I watched the Super Bowl (capital letters even. . .) this year and it was absolutely an exciting game right up to the last minute. That is what people want, right? I saw that it was clear that one team was making more mistakes than the other team and, indeed, it cost them the title. Nontheless, I see both of them as winning the Super Bowl.

I had a time warp back to 7th grade and in P.E. class we had to run the 50-yard dash and get timed. My best time was 7 seconds flat. Relative to someone who knows how to run very fast for a short distance, that number is really slow. Many good runners beat me by between 1 and 2 seconds. I gave it all I had and that was all that came out. It was good. It was the best I could do--and the best I was interested in doing.

It really isn't about winning and losing with me anymore because competitiveness is not an essential, nor even desireable trait for business. In business, it is about creativity, continuing to clarify and seek the best you, your company and your employees can be. Profitability is cool too, and these traits will create more of that than competitiveness any day. Google isn't competing against MSN Search, Yahoo Search, ASK and others. They are leading and they are doing that by continually clarifying what their business is and how deep and wide it can become, using the creativity of hundreds of brilliant people (like you and me), and they foster a business climate that promotes more of this. It is all about creativity. Perhaps they all ran the 50-yard dash in 7 seconds (or 8, or 9 or more) as well. . .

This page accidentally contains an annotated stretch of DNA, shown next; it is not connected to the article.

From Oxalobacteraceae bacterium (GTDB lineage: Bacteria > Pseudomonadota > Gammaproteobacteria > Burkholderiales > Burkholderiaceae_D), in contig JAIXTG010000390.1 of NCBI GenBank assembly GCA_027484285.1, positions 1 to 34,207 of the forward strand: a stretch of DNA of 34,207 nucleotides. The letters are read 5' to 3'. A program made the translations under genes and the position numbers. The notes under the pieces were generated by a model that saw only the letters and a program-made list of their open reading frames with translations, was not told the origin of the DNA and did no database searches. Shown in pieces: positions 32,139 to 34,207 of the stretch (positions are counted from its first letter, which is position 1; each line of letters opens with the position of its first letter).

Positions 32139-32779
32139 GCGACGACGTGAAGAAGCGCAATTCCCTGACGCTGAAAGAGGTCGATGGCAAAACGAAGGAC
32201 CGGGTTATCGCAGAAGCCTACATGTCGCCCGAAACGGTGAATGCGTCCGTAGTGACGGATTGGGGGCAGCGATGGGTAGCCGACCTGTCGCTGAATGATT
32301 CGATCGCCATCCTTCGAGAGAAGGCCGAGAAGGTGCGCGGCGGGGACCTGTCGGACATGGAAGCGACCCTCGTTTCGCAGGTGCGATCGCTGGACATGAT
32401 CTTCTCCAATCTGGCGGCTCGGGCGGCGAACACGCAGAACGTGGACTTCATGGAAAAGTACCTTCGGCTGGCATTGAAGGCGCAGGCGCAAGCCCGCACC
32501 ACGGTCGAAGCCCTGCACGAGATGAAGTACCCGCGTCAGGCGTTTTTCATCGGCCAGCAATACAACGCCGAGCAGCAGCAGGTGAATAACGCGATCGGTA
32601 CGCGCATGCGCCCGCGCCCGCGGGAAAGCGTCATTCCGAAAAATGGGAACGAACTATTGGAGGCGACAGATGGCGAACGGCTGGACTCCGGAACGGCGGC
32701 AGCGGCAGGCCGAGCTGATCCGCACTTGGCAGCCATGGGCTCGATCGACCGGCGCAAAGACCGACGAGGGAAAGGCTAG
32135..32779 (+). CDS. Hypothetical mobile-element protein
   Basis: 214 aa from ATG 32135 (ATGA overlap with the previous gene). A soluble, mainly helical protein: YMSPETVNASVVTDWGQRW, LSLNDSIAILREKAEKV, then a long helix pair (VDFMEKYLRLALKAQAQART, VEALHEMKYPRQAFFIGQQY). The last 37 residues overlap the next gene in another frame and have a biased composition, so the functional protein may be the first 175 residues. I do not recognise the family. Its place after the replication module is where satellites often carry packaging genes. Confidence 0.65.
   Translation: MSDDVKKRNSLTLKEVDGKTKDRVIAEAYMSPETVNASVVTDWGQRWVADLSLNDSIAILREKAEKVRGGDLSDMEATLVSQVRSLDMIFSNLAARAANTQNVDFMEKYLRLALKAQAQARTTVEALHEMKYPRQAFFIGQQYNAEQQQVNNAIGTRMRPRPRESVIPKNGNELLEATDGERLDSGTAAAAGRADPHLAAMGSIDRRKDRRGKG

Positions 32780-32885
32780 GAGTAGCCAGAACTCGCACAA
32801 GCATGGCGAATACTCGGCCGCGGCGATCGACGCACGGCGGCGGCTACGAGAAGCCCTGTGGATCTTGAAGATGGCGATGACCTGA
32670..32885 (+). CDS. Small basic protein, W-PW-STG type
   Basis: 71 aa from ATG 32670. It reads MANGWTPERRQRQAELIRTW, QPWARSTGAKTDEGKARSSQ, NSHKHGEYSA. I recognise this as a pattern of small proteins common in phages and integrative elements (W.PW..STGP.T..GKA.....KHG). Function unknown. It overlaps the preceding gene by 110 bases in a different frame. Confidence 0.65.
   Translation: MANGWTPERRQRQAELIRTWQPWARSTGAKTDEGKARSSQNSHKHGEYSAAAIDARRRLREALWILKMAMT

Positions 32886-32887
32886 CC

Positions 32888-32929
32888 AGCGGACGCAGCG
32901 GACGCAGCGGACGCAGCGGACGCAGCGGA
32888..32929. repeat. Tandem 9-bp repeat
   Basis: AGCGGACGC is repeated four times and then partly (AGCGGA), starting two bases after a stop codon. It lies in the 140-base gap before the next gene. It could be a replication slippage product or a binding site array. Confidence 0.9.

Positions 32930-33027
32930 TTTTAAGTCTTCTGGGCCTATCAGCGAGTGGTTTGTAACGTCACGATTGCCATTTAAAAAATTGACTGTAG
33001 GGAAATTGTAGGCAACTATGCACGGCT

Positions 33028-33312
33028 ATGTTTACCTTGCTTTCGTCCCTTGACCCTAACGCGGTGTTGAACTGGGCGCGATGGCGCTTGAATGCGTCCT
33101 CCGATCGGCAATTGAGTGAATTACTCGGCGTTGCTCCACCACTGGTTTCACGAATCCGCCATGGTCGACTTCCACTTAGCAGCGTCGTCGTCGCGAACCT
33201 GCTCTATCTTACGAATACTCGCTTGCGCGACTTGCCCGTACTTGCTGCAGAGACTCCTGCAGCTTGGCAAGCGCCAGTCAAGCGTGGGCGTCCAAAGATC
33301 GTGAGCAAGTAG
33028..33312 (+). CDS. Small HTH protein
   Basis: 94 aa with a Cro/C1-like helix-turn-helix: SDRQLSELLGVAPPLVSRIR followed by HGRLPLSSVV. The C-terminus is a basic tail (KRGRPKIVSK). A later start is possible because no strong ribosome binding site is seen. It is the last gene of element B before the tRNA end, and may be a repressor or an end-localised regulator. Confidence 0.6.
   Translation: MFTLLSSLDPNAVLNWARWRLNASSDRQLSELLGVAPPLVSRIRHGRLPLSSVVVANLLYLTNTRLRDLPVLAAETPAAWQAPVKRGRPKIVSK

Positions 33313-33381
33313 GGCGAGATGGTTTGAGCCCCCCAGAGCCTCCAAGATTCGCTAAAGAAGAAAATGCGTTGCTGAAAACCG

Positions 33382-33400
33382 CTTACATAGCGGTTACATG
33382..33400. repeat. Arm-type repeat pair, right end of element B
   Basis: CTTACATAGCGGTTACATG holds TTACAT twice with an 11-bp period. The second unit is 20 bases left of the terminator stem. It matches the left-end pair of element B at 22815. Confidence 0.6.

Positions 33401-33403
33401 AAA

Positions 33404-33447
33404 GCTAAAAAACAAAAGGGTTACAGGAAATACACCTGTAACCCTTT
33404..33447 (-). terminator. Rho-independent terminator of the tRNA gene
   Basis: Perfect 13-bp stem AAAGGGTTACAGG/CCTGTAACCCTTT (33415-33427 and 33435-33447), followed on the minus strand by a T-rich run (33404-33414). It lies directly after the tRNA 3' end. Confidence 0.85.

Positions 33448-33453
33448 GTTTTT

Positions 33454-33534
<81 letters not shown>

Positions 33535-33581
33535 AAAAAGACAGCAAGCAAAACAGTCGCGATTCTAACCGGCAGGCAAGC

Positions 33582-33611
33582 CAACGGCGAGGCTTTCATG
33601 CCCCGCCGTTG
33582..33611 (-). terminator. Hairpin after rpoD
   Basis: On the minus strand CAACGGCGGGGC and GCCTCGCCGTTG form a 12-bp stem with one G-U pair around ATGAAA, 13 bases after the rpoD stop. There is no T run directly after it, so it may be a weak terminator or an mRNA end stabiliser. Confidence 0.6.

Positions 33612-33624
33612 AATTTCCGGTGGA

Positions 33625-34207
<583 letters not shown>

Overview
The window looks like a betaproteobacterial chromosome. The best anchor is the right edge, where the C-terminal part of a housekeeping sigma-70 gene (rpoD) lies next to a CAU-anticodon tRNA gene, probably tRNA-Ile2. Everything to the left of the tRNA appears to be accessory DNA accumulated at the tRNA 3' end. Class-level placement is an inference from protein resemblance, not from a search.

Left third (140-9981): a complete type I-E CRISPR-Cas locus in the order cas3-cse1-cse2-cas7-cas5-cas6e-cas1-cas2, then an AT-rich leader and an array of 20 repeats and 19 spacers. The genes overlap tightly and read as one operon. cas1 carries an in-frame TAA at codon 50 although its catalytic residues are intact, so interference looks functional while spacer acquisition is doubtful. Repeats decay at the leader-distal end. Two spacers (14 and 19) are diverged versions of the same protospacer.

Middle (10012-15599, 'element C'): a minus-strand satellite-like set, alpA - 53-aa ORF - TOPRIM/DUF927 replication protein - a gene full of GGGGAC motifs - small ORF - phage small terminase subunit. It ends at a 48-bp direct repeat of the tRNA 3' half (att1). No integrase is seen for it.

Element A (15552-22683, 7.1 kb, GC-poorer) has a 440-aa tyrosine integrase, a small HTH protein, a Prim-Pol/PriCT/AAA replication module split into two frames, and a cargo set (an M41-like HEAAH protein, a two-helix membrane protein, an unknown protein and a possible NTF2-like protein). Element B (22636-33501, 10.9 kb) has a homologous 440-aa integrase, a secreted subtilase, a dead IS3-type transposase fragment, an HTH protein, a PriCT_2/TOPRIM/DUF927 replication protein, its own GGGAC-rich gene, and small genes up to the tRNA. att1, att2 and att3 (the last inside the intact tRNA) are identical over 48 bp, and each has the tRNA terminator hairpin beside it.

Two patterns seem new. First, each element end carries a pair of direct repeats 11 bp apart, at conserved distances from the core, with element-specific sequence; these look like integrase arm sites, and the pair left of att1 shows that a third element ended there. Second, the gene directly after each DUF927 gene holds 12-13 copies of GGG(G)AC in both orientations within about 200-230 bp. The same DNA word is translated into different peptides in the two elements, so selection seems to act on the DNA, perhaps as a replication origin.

Thursday, February 12, 2009

Staying In Touch. . .

I watched a good video presentation on one of my favorite sites. The site is TSTN, The Success Training Network. It is very inexpensive to be a subscriber and there are tons of great videos to keep you pumped and inspired.

This one was a talk put on by Harvey Mackay, who became very popular writing a book titled, "Swim With the Sharks Without Being Eaten Alive." He said something in the talk that jumped out at me. He said that his father told him when he was 18 to start a listing of everyone he ever meets and to keep track of them and to find a way to communicate periodically with them and it would serve him extremely well in later years. Of course, he said that it had been a very powerful lesson and he has followed it since he was 18. He said that a good life is an accumulation of who you know and what you read.

I thought, my goodness. . . that would have been a project and then some, but there are probably others who have done something similar. It would be interesting to see what possibilities and interest there would be in my life had I done this. Maybe you can relate. Maybe it isn't too late to start!